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It has wide acceptance among editors and is considered a standard that everyone should follow, unless they don't want to, in which case they are free to ignore it, in which case nobody will care. Please make use of the standing on one knee position to propose to this policy.
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The policies of Uncyclopedia state that articles can be verifiable and stated from a neutral point of view. We are not arsed if they are not. This strongly implies that they may or may not also be true. Sometimes articles arrive at Articles for deletion which have only the most tenuous connection to reality: they are, to use a British term, Complete Bollocks. This is not always a bad thing.
Giveaway signs of complete bollocks are phrases such as (article name) is a city in Norway and xxx is a complete idiot. This is an indicator that even more bollocks should be inserted into the article.
However, some complete bollocks is not wanted. Articles puffing non-notable websites are often complete bollocks, in that they make wholly spurious claims to notability (e.g. claiming to have originated some new process, neologism or phenomenon which is either not verifiably existent or, conversely, blindingly obvious). These articles very often start with the name of the site, properly capitalised, as a weblink. Whereas Geogre's Law posits incorrect capitalisation as a hallmark of vanity in biographies, abundant capitalisation and/or trademark signs (sometimes weblinked at every single instance) is often a hallmark of complete bollocks in articles about websites. Exceptions to this rule, however, exist. Admins may allow a complete bollocks article if they think it is funny enough and does not have any references to Oscar Wilde or Chronarion.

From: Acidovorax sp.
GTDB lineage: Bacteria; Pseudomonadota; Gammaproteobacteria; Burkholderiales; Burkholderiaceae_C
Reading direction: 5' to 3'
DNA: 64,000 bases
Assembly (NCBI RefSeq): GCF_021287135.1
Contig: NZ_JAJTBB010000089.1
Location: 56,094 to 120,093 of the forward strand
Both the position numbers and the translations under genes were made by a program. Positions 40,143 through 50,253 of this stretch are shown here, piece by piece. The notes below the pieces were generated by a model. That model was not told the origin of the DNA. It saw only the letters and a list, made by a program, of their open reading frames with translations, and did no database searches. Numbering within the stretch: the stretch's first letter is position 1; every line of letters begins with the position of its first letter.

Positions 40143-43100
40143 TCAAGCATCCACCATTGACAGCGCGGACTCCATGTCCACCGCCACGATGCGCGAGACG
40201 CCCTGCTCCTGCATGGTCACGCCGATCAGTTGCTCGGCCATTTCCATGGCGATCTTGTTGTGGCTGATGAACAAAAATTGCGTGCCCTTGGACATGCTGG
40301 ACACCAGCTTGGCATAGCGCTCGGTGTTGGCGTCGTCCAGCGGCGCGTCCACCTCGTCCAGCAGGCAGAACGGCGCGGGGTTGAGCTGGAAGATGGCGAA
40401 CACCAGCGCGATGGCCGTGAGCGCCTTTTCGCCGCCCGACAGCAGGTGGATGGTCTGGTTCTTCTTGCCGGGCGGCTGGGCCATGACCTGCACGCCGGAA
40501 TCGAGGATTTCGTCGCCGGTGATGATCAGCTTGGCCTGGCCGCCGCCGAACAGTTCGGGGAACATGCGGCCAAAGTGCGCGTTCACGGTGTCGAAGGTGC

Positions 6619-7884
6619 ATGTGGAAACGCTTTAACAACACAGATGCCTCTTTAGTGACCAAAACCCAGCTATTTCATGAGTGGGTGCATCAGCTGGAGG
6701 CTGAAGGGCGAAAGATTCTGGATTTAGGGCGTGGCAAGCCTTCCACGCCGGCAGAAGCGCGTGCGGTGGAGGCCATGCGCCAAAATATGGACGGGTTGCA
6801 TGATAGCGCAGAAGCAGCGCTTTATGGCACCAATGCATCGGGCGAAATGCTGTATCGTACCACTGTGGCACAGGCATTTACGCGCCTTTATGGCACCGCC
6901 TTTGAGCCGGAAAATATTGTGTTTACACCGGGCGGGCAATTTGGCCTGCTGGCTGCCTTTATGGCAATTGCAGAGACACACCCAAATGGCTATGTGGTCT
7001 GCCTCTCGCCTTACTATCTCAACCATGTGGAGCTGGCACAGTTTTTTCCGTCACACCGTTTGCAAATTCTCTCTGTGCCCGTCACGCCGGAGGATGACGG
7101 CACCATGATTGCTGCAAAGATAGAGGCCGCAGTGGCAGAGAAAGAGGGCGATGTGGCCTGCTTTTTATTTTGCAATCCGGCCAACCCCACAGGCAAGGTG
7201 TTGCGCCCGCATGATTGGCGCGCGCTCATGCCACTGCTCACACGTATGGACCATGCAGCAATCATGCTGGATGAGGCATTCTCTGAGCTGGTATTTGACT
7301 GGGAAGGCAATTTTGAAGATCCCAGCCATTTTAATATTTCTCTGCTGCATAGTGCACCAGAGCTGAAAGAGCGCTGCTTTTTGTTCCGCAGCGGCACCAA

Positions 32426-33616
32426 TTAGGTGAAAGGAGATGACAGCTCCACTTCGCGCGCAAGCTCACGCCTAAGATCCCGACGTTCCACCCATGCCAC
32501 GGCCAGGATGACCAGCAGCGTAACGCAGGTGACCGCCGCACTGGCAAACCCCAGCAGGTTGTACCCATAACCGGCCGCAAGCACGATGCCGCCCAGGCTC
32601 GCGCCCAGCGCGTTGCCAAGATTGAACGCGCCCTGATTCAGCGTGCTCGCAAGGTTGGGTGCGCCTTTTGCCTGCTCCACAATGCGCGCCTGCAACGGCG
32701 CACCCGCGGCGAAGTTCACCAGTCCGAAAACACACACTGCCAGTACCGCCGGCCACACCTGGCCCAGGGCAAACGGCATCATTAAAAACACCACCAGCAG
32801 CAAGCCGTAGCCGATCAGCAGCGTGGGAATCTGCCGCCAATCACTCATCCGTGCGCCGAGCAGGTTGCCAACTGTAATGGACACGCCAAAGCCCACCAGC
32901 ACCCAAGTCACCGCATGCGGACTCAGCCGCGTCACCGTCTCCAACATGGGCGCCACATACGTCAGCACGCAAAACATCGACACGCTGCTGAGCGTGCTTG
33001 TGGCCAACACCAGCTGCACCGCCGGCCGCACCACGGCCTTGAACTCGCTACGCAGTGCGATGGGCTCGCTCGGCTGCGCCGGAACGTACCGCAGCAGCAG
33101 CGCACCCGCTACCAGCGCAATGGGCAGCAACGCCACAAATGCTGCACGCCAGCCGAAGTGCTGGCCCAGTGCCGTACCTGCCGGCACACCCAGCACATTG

A confirmatory sign of complete bollocks is a set of circular articles, or a self-contained nest of articles, such as three articles that only reference each other and are themselves composed of nonsense, particularly if the set is started by one author or a set of authors (or IP addresses) who all contribute to the same set of articles. In wiki parlance this is a crud/spam bomb. These are, however, rare, as the propogator of the bollocks usually gets bored and boogers off after creating, or is banned for all eternity by predatory admins.
Probably the most prolific source of complete bollocks is the bored student fraternity. As The Jee Man put it, Uncyclopedia is not for things made up in school one day. That is, unless it is funny and has substantial content.
There is no shortage of good ideas for bad articles, and some of them elevate themselves to the giddy heights of really good ideas for articles. It's this latter category which is likely to be complete bollocks.
|This page was originally sporked from Wikipedia.|